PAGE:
Several former members of Congress say that Washington’s political climate has become so hostile and poisonous over the past decade that it is undermining the government’s ability to deal with major problems facing the country.
Republicans and Democrats, they say that the level of political dialogue is the worst they have seen in many years, driven in large part by Democratic officials frustrated by a decade of political losses and the incendiary charges made by both parties to get their message heard above the din.
Well, how bad is it, really?
Timothy Roemer, the former Democratic congressman from Indiana who served on the September 11 commission and now heads the Center for National Policy, agrees. “There is not only a poisonous partisan attitude in Washington, but it seems to be paralyzing Congress from acting on some of the most important national security, economic and energy-related issues facing Americans,” he says. “It is more divisive than I have seen in my 20 years in Washington.”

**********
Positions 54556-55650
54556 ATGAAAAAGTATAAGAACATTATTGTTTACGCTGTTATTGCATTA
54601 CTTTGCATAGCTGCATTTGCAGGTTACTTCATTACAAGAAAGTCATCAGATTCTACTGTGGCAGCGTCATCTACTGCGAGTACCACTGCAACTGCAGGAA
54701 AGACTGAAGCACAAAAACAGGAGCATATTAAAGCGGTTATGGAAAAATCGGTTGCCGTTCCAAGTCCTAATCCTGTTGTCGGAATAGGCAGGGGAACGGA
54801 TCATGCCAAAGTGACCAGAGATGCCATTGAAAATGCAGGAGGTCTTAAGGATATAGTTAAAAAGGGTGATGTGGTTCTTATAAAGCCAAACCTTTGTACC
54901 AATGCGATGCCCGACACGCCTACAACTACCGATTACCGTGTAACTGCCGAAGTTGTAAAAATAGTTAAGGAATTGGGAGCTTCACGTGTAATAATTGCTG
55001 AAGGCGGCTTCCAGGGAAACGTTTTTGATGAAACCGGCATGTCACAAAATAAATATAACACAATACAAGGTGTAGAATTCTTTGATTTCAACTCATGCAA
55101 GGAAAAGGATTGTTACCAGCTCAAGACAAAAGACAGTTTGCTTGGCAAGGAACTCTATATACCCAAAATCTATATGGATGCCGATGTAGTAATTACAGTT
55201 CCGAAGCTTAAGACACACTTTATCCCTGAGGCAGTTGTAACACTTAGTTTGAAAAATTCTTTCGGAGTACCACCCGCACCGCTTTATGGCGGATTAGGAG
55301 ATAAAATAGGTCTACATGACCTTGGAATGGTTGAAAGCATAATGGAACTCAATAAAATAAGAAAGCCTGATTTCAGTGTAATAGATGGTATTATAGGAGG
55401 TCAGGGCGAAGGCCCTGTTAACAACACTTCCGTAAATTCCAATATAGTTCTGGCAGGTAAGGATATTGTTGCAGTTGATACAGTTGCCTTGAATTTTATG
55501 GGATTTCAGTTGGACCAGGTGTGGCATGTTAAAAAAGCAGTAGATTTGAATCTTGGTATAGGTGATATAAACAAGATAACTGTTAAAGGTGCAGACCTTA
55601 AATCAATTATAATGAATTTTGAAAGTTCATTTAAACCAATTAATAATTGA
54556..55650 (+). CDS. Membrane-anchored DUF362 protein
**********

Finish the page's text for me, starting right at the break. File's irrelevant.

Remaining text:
Partisanship has apparently run so deep that our elected officials simply can’t do what we’ve elected them to do. The article gets something wrong, however:
The Senate’s No. 2 Democrat, Minority Whip Richard J. Durbin of Illinois, compared the treatment of al Qaeda prisoners by U.S. military interrogators to interrogators in Nazi concentration camps, the Soviet gulags and the death marches of Pol Pot in Cambodia.
Last week, White House adviser Karl Rove attacked Mr. Durbin for his remarks and accused Democrats of wanting “to prepare indictments and offer therapy and understanding for our attackers” in the wake of September 11 as President Bush prepared for war.
No, Karl Rove didn’t. He said liberals wanted to offer therapy and understanding, and several prominent Democrats took offense. Is the Democratic party admitting that it’s a left-liberal organization?
Some say the task of governing has simply become an exercise in “gotcha” politics:
“It takes two sides really to create the environment that we are in right now. Undoubtedly there is some deep frustration among Democrats, but there has also been an attitude in some Republican circles that bipartisanship isn’t required. But by and large, the Democrats, when they were the majority in the House, treated Republicans quite poorly.”
What to do? Is there a way for Democrats and Republicans to work together, or is it just too late?